Testing my master password - Questions

The warnings on that page are a bit misleading, in my opinion. The most important warning is the following notice, which is not even labeled as a “Warning” (only a “Note”):

The main warning, however, is a bit alarmist:

Using a PIN can weaken the level of encryption that protects your application’s local vault database.

Basically, your locally cached vault data are encrypted using the 256-bit account encryption key, no matter what you do. The vault cache also includes a protected copy of the account encryption key (where “protected” means that the key itself has been encrypted, using a key that is derived from your master password); therefore, someone who gets access to your vault cache will not be able to do anything with it unless they are able to guess your master password (which can be used to produce the key that unlocks the main account encryption key, allowing the encrypted vault data to be deciphered).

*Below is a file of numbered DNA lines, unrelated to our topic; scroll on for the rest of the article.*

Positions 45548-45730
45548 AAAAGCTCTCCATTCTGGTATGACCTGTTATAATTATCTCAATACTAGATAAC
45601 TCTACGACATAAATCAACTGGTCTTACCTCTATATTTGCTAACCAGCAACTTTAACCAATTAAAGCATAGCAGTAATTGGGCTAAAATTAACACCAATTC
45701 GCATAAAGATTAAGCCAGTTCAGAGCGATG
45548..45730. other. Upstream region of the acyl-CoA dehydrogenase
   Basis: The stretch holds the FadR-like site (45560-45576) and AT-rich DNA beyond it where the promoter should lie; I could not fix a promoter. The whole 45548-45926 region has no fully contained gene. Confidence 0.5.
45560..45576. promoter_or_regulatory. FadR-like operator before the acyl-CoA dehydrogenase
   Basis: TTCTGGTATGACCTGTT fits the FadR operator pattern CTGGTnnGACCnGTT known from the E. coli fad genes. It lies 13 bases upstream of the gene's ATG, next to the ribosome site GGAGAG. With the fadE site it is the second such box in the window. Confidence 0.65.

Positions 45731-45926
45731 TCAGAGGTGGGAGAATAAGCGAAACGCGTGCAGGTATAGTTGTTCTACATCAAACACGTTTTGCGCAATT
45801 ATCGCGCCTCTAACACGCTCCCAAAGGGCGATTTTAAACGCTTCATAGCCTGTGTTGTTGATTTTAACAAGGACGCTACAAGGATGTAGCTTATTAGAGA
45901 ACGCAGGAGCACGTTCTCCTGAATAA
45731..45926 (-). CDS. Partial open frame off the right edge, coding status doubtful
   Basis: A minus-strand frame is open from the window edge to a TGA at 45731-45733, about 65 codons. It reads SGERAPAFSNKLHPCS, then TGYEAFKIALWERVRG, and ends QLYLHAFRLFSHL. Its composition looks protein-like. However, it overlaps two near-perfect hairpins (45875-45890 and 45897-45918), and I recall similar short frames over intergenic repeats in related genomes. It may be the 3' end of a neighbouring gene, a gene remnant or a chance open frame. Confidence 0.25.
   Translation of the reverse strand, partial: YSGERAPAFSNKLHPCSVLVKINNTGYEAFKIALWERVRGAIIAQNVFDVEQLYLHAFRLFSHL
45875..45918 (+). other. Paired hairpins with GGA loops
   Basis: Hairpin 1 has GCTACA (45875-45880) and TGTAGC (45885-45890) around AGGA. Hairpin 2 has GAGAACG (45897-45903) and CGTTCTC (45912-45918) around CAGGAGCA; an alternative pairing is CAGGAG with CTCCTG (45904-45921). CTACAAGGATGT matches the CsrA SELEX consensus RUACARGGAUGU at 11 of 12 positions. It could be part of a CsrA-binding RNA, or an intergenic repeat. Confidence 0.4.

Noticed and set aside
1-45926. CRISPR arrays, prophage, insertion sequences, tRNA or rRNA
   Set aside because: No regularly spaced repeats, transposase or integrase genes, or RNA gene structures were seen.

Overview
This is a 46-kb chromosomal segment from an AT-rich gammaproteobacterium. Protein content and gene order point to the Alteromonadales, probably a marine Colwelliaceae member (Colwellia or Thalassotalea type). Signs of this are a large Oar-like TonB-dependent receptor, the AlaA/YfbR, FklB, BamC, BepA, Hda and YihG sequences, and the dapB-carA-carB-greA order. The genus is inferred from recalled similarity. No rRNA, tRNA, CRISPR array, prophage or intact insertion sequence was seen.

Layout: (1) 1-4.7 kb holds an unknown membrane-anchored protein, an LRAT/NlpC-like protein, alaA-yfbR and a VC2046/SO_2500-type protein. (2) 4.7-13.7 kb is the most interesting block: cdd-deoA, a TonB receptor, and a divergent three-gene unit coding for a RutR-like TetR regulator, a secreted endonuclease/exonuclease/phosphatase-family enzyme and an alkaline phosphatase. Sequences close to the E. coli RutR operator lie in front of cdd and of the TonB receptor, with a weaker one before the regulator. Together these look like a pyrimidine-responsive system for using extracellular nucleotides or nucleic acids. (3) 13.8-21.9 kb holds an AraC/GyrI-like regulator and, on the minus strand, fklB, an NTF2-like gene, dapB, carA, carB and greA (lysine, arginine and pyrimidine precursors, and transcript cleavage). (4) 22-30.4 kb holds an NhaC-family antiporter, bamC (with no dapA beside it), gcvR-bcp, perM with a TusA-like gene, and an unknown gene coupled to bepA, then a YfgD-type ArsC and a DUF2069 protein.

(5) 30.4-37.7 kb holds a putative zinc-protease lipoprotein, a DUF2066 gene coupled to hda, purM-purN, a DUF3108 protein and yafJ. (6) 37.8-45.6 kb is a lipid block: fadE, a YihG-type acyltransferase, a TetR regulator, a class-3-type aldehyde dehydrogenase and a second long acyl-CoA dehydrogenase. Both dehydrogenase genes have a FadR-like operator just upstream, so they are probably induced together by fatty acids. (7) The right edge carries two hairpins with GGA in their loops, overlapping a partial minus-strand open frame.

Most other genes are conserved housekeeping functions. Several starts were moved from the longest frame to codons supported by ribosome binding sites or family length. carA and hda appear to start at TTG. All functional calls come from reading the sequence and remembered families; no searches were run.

If you set up a PIN, then a second protected copy of the account key is produced, this time encrypting the key using a key derived from your PIN. This PIN is stored in the volatile memory of your device (until you close the browser or app).

If you disable the option to “Lock with master password on restart”, then the PIN-protected key is also saved in the local vault cache that is stored on the hard drive.

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